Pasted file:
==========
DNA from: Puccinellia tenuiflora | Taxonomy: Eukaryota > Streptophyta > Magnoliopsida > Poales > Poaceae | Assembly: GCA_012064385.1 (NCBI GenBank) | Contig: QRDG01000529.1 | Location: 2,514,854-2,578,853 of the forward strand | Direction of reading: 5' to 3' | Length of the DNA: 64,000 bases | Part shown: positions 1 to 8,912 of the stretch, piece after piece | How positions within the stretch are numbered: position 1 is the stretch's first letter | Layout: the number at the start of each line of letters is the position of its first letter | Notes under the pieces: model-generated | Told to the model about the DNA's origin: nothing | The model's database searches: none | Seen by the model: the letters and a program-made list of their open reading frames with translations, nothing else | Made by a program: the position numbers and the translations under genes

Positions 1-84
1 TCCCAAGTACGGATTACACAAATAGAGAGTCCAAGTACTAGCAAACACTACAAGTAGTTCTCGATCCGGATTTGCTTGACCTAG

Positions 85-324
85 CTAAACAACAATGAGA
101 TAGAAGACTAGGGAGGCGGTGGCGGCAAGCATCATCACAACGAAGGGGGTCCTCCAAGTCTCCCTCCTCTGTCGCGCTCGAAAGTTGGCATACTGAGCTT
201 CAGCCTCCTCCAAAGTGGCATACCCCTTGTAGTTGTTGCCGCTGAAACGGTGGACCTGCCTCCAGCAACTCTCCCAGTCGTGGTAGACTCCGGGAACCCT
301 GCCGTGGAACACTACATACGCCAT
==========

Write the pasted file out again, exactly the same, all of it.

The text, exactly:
DNA from: Puccinellia tenuiflora | Taxonomy: Eukaryota > Streptophyta > Magnoliopsida > Poales > Poaceae | Assembly: GCA_012064385.1 (NCBI GenBank) | Contig: QRDG01000529.1 | Location: 2,514,854-2,578,853 of the forward strand | Direction of reading: 5' to 3' | Length of the DNA: 64,000 bases | Part shown: positions 1 to 8,912 of the stretch, piece after piece | How positions within the stretch are numbered: position 1 is the stretch's first letter | Layout: the number at the start of each line of letters is the position of its first letter | Notes under the pieces: model-generated | Told to the model about the DNA's origin: nothing | The model's database searches: none | Seen by the model: the letters and a program-made list of their open reading frames with translations, nothing else | Made by a program: the position numbers and the translations under genes

Positions 1-84
1 TCCCAAGTACGGATTACACAAATAGAGAGTCCAAGTACTAGCAAACACTACAAGTAGTTCTCGATCCGGATTTGCTTGACCTAG

Positions 85-324
85 CTAAACAACAATGAGA
101 TAGAAGACTAGGGAGGCGGTGGCGGCAAGCATCATCACAACGAAGGGGGTCCTCCAAGTCTCCCTCCTCTGTCGCGCTCGAAAGTTGGCATACTGAGCTT
201 CAGCCTCCTCCAAAGTGGCATACCCCTTGTAGTTGTTGCCGCTGAAACGGTGGACCTGCCTCCAGCAACTCTCCCAGTCGTGGTAGACTCCGGGAACCCT
301 GCCGTGGAACACTACATACGCCAT